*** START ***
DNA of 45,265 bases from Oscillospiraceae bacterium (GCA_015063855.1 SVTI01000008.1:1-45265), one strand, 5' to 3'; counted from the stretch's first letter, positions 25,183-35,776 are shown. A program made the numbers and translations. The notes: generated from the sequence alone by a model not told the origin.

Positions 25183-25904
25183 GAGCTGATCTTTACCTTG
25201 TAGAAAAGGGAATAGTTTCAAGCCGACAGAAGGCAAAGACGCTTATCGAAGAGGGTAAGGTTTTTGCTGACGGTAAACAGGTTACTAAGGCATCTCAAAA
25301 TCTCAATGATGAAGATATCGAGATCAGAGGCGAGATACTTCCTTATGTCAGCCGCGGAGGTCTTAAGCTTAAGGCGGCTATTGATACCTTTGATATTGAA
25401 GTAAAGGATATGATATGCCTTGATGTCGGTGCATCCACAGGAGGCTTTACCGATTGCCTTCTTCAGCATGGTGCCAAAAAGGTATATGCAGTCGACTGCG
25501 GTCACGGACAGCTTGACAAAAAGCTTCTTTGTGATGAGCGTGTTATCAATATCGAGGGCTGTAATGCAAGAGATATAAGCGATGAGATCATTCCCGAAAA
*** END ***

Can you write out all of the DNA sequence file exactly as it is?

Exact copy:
DNA of 45,265 bases from Oscillospiraceae bacterium (GCA_015063855.1 SVTI01000008.1:1-45265), one strand, 5' to 3'; counted from the stretch's first letter, positions 25,183-35,776 are shown. A program made the numbers and translations. The notes: generated from the sequence alone by a model not told the origin.

Positions 25183-25904
25183 GAGCTGATCTTTACCTTG
25201 TAGAAAAGGGAATAGTTTCAAGCCGACAGAAGGCAAAGACGCTTATCGAAGAGGGTAAGGTTTTTGCTGACGGTAAACAGGTTACTAAGGCATCTCAAAA
25301 TCTCAATGATGAAGATATCGAGATCAGAGGCGAGATACTTCCTTATGTCAGCCGCGGAGGTCTTAAGCTTAAGGCGGCTATTGATACCTTTGATATTGAA
25401 GTAAAGGATATGATATGCCTTGATGTCGGTGCATCCACAGGAGGCTTTACCGATTGCCTTCTTCAGCATGGTGCCAAAAAGGTATATGCAGTCGACTGCG
25501 GTCACGGACAGCTTGACAAAAAGCTTCTTTGTGATGAGCGTGTTATCAATATCGAGGGCTGTAATGCAAGAGATATAAGCGATGAGATCATTCCCGAAAA